The Iranian Clock
Shmuel Rosner, Ha'aretz:
White House Chief of Staff Hamilton Jordan excused himself to a nearby room to throw up. Secretary of State Cyrus Vance, who had resigned that morning, said: "Mr. President, I am very, very sorry." Just a few minutes earlier president Jimmy Carter had spoken with the head of the Joint Chiefs of Staff, General David Jones, and had heard from him the first report on the failed military operation to rescue the hostages in Iran. "Are there any dead?" asked Carter. "I understand," he said, and hung up.
The next bestseller by Mark Bowden - the author of "Black Hawk Down," which portrayed the U.S. military failure in Somalia - is on its way to the stands. Its title: "Guests of the Ayatollah: The First Battle in America's War with Militant Islam." Chapters from it were published this week in The Atlantic Monthly, in which, in another article, James Fallows writes that "realism about Iran starts with throwing out any plans to bomb." READ MORE
The burning failure of the hostage rescue, explains a briefer on behalf of the United States Special Operations Command (SOCOM), is what has led to a re-examination of the modus operandi of the elite U.S. military units, their training and their command structure. SOCOM, which leads the small war against terror organizations, mans a number of buildings at the MacDill Air Force Base in Tampa, entry to which is permitted only to those who have the appropriate security clearance. Also located at the base is the American Central Command, CENTCOM, which coordinates the military operations between Central Asia and the Horn of Africa, including the Arab expanse in the Middle East, and is overseeing two wars - in Iraq and in Afghanistan.
Brigadier General Mark Kimmet, who has one star on his lapel and whose position is "deputy director of plans and policy" at the Central Command, is one of the busiest briefers, and also one of the most experienced, in the U.S. army. He carefully weighs his answer to a question about a military option in Iran - especially at a time when the command is so busy with the ever-increasing problems in Iraq: We hope, he says, that a diplomatic process will solve the problem. This is the best, most desirable way to deal with it. However, he continues, if there is "any country" that believes that the problems in Iraq will prevent us from carrying out other missions that will be delegated to us, it is not calculating its steps correctly.
The answer to the wrong question is immediately obvious: There is a military option in Iran. The means exist, and so do plans. A possibility of failure also always exists. Hitting the nuclear installations is an option; and even if this does not destroy them, it will cause damage, which will delay Iran for many years.
The right questions will not be answered by the military planner, but rather by the diplomatic assessor and decision-maker: How much damage can Iran cause in a response to an attack? And what is the price that the United States (and the other countries of the West, including Israel) will pay for this? What will happen to the oil market and its prices, and thus to the world economy? What will be the amplitude of the terror attacks that will be directed from Tehran? And to what extent will the ayotollahs be able to undermine the already undermined stability in the Middle East and Asia? If the United States decides not to attack Iran, it will not be the result of a lack of ability, but rather because of concern about the price. "It will be very heavy and felt in every corner of the world," said a senior officer at CENTCOM who asked to remain anonymous. In a new publication of the Washington Institute for Near East Policy, Moshen Sazegaram, an Iranian dissident, writes that the path to the establishment of a democratic and secular Iran is not necessarily very long. Many experts disagree with him, even strongly, and there are those who warn against relying on Iranian exiles. We already made this mistake, they say, in Iraq; then, dissidents promised a glorious victory and swift rehabilitation.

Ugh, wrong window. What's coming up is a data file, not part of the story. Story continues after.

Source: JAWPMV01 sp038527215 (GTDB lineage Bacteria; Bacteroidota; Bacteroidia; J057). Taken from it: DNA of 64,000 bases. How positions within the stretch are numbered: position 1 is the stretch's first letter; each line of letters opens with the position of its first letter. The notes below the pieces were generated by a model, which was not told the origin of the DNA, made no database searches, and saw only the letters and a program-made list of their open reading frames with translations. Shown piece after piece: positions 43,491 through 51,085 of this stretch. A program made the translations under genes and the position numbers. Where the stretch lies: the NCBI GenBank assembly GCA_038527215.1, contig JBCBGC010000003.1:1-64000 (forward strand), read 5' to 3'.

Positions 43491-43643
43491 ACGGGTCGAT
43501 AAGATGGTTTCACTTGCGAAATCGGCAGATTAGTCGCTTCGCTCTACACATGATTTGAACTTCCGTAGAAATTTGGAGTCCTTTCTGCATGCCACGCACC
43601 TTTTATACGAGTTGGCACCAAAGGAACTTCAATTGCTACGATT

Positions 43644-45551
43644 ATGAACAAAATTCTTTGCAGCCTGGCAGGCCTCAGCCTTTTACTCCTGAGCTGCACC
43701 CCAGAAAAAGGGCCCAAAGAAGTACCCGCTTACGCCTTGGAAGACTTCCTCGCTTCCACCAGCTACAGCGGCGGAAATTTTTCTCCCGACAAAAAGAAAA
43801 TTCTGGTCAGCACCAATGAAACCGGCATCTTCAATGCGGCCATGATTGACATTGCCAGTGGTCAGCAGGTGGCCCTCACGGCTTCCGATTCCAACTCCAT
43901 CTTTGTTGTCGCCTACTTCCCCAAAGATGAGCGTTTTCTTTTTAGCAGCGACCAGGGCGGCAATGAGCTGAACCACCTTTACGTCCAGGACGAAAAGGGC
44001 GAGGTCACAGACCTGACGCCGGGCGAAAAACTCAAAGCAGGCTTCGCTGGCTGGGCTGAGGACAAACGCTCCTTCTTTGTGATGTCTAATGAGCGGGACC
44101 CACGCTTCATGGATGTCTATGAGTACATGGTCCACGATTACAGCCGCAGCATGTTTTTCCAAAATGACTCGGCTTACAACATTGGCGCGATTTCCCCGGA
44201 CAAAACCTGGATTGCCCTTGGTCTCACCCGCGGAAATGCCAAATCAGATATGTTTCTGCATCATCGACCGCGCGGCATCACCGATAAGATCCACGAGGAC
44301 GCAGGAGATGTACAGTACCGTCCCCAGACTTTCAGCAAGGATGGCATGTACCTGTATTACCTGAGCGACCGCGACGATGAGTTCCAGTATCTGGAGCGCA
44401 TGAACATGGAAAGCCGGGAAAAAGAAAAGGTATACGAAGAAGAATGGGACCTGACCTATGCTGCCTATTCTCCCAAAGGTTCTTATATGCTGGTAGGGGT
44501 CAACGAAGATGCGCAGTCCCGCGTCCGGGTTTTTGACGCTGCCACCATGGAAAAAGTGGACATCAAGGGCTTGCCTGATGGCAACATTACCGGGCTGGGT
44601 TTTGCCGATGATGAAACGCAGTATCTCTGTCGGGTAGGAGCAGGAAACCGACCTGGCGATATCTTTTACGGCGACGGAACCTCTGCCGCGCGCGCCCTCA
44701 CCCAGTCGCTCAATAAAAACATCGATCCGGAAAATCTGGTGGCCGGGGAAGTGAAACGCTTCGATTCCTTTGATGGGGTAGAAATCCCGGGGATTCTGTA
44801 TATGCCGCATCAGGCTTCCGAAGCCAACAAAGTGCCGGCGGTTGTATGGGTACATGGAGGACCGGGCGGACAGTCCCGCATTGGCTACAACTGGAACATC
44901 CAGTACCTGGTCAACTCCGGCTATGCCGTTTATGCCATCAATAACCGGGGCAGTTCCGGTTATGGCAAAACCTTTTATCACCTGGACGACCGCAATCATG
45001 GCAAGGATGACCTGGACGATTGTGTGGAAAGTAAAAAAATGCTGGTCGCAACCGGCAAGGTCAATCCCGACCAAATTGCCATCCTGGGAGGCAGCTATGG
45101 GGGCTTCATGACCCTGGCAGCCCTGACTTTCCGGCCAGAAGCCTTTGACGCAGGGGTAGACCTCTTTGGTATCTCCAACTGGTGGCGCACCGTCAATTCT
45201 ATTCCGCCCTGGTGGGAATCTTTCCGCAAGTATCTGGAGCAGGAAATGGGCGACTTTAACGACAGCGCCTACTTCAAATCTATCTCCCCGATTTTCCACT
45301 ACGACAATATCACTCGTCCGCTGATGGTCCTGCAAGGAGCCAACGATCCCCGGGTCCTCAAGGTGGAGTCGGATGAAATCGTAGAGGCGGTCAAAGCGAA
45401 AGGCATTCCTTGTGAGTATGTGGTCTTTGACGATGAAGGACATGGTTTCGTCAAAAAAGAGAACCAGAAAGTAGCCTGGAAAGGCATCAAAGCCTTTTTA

Six clocks hang in the briefing room for representatives of the members of the coalition at CENTCOM. They tell the local time in Tampa, Kabul, Qatar, Baghdad, Greenwich and Islamabad. Iran, at the moment, is not a battle arena that justifies a clock of its own, but the signs indicating a future possibility of this are increasing - as a report in The New Yorker testified this week. The weekly quotes senior Pentagon officials who are examining operational plans for smashing nuclear sites in the rogue state.
The two gears that are turning the Iranian clock are described by an experienced administration assessor. The first: What will come more quickly - the nuclear capability or the democratic revolution? And the second: If the nuclear move is stopped by a military action, will this accelerate the process of democratization in the country or will it set it back by igniting a new explosion of deadly hostility?